Saturday, May 28, 2011

And Then There Are TWO! Pale Male's Nest and The Divines

Photograph courtesy of

The common wisdom is that hawks are not social animals and therefore show little companionability or what we might call affection towards each other. Not so, at least in this hawk family.

Photograph courtesy of
Pale Male arrives with yet more food, another pigeon, for Ginger Lima and his rapidly growing family. He hunts endlessly and brings back portion after portion of prey.

Pale Male takes a momentary breather and the parents then stare down at the eyasses.

If you haven't done so already today, hit the link. Lincoln Karim, incredible photographer everyday, is particularly inspired in this days photographs . Plus when you get to the home page, scroll down past the large photo to the first video.

There are a couple of very interesting bits of behavior. One of which I've never seen before. In the first few seconds of the video, Ginger Lima appears to push one of the eyasses back from the edge of the nest with her foot. Yes, her very heavily taloned foot without hurting the little guy one bit. But he does get the message and stays back when she walks the edge of the nest in that direction.

Secondly later in the video, though you can see portions of, and positions of both of the known eyasses, Ginger puts her head down deeper into the nest. Now she may be doing a little clean up of the bowl down there, but it is also possible that she may be giving a third eyass a bite of food.

Keep your eyes open and stay tuned.

Next, a pair of nesting Peregrines double team a young Red-tail, now under medical care- in from Robin of Illinois--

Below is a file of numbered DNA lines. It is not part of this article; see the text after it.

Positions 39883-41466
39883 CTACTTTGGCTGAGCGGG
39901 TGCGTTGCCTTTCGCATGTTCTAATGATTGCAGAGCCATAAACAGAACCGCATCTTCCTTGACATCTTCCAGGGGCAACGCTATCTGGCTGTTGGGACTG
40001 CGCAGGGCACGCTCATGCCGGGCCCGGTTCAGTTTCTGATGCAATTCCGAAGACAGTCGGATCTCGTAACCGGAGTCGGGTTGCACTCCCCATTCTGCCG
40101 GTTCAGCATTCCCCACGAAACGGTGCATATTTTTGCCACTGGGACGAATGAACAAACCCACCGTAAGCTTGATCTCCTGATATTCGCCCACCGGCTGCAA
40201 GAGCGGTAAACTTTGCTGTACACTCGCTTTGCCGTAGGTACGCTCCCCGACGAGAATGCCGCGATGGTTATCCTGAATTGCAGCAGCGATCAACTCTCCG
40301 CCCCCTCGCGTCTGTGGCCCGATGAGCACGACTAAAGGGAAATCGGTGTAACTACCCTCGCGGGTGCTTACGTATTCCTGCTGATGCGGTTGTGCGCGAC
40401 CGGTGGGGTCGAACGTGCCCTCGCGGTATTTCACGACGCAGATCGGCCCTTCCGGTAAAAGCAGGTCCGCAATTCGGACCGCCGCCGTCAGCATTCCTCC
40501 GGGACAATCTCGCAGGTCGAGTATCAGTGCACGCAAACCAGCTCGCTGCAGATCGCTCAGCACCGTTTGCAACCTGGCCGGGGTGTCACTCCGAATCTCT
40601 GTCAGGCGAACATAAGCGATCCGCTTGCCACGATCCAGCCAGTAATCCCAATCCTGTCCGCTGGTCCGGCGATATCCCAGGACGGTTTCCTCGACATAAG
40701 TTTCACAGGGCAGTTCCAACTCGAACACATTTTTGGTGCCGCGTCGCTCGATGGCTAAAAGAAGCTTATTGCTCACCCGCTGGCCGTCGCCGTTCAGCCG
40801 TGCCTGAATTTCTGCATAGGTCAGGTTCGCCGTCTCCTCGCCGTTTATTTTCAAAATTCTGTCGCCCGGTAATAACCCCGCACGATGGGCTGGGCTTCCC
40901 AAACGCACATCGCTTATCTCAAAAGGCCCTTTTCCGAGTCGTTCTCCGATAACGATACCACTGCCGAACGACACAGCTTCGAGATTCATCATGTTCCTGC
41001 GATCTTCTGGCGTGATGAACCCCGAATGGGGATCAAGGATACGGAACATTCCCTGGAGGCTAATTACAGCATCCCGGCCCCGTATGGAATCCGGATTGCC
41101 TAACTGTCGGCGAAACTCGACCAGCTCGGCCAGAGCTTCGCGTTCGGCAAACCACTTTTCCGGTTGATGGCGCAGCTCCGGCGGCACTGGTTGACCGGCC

Nesting Falcons drive Red-tail into pavement.

Photograph courtesy of Rob Schmunk,


Bluejays have been harassing the formel, Isolde. She has tried multiple perches and the Jays just won't give it up. According to Rob Schmunk one the chief watchers of this nest, one of the Divine eyasses has been keeping an eye on the whole process. No doubt storing away the visuals for later reference when the same might be happening to her.

Photograph courtesy of Rob Schmunk,

Big wing stretch! Before long there will be a whole lot of flapping and hopping going on at this nest.
From raptor watcher Jackie Dover, vocalizations on an eagle’s nest plus tandem feeding by both parents--
Hornby Eagles
"This 20-min video shows something that longtime viewers have never seen before on the Hornby nest - both Mom and Dad feeding the eaglets. Just after 4 PM, Mom brought in a HUGE fish head, and Dad brought a smaller one...."

(Mom comes in at 3 minutes 30 sec., and Dad, at 9 minutes 25 seconds. I like the vocalizations at that point.)

Donegal Browne

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